News, Updates and Information

Environmental Stewards – Auto Recyclers

Automotive recycling serves a vital role in preserving natural resources and reducing the demand for scarce landfill space. In addition to conserving natural resources, automotive recycling plays an important role in reducing air and water pollution and solid waste generation.

Automotive recyclers must abide by stringent local and national regulations on dealing with waste generated by salvaged automobiles. Many individual automotive recycling companies also have instituted their own unique programs to further reduce the potential effects of harmful materials to their businesses, employees and the environment.

The Automotive Recyclers Association (ARA), Fairfax, Va., has represented the business and environmental interests of the auto recycling industry since 1943. ARA encourages aggressive environmental management programs to assist member facilities in maintaining proper management techniques for fluid and solid waste materials generated from the disposal of motor vehicles. These programs include ARA’s Certified Automotive Recycler (CAR) program, which certifies that participating automotive recycling facilities meet specified general business, environmental, safety, licensing and regulatory standards. ARA’s Gold Seal program is available only to those ARA members who have completed CAR certification. The Gold Seal program is intended to ensure excellence in customer satisfaction through improved customer service, quality parts with accurate descriptions, reliable on-time deliveries and written product warranties.

Given the magnitude of the recycling process and the amount of recyclable items, ARA often partners with like-minded entities to address specific issues. One such partnership resulted in the National Vehicle Mercury Switch Removal Program, which is designed to remove mercury convenience light switches from scrap vehicles before the vehicles are flattened, shredded and melted to make new steel.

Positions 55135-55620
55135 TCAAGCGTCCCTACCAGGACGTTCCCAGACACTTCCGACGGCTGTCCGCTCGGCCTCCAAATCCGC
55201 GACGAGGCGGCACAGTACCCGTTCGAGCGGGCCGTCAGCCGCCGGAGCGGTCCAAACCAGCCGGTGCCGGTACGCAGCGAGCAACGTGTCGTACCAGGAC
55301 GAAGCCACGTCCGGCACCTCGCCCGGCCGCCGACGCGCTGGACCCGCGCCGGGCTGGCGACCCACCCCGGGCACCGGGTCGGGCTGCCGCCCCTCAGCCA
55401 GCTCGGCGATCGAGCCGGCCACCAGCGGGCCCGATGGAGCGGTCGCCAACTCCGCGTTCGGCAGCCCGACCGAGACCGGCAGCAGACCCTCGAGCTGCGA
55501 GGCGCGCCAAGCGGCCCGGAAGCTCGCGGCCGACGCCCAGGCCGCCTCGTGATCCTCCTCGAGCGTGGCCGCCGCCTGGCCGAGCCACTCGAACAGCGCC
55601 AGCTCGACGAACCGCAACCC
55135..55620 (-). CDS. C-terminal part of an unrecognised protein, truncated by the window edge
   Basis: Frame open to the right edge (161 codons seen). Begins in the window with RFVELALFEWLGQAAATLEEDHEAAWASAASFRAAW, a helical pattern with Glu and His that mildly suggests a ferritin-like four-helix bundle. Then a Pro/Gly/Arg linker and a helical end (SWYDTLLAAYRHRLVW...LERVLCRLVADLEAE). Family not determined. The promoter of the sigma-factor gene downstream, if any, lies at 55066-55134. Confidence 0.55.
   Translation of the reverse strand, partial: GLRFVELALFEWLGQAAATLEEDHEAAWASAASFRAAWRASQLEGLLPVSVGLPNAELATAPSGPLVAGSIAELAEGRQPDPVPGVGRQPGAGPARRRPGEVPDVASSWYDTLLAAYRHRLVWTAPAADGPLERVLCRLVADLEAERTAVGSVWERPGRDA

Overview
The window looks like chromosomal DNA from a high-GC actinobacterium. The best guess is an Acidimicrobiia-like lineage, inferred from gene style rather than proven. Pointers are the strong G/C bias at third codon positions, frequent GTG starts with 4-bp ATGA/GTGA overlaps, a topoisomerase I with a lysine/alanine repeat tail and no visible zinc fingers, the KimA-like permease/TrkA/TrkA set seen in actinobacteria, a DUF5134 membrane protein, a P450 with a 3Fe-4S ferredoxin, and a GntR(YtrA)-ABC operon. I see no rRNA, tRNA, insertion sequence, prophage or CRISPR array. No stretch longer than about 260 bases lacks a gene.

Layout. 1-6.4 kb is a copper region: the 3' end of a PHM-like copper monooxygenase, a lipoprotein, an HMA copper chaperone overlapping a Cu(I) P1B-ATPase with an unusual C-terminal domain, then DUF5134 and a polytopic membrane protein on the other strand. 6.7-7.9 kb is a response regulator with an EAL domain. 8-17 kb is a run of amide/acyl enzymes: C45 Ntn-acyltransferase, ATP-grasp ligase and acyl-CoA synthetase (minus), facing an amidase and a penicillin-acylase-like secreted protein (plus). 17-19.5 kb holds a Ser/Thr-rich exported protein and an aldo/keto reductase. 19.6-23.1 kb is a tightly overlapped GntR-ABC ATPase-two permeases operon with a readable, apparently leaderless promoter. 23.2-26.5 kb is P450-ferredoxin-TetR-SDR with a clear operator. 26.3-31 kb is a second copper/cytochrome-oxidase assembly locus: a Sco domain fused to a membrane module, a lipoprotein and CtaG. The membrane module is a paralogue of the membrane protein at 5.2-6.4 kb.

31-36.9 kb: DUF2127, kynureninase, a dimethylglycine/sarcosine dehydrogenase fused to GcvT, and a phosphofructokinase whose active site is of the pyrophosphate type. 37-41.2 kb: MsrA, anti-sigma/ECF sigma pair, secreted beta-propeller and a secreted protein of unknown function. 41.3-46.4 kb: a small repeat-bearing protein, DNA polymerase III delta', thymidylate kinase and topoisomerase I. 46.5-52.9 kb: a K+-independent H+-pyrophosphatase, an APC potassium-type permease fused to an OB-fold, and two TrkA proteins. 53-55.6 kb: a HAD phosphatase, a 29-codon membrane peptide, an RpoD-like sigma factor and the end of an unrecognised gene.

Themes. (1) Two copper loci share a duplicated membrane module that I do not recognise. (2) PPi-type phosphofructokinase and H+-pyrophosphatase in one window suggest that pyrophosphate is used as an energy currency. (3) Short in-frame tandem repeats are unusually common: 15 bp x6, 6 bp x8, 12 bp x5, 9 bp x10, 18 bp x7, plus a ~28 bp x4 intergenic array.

Under this voluntary program, auto recyclers agree to remove, collect and manage the mercury switches from scrapped vehicles. According to data collected from the ELVS Mercury Switch Recovery Program, since 2006, 49 states have recovered a total of 2.3 million switches and nearly 5,000 pounds of mercury. Although this national voluntary program is expected to end this summer, national switch collection will run through 2017.

ARA also has partnered with the U.S. Environmental Protection Agency to develop the Environmental Compliance for Automotive Recyclers (ECAR) Center, a Web site at that promotes environmental compliance education, guidance and a cooperative use of resources throughout the automotive recycling industrial sector. It is designed to be a “one-stop shop” for all automotive dismantling and recycling operations.

The ECAR Tour portion of the Web site is designed to be a user-friendly, interactive tool that allows users to quickly access the environmental requirements that apply to more than 20 specific auto recycling issues for each individual state. Fact sheets are available on air bag cartridges, antifreeze, aqueous cleaning, lead-acid batteries, brake fluid, floor drains, gasoline and diesel fuel, hazardous wastes, mercury, used oil, oil filters, refrigerants (CFCs), septic tanks and disposal wells, shop towels, solvent cleaning, storm water, used and scrap tires, transmission fluid, vehicle crusher, wastewater and window cleaner.

Professional automotive recyclers use ECAR to find answers to questions such as:
• How do I know what an environmental inspector looks for at my facility?
• How can I better follow the rules so as not to jeopardize my business?
• If changes are necessary, can I actually save money by incorporating some of these modifications?

Visitors to ECAR also will find:
• Updates on relevant regulatory developments for the industry;
• Compliance tools and training;
• A place to ask compliance questions and get answers;
• Databases on technologies and techniques used in the industry;
• Links to other assistance providers, vendors and suppliers; and
• State resource locators for a wide range of topics to help find important state-specific environmental compliance information.

In the future, automotive recyclers will need to keep current on new requirements for recycling/disposing of the traditional auto fluids and parts as well as learn new methods to recycle alternative automobile fuels and new car body materials.

By Betsy Beckwith,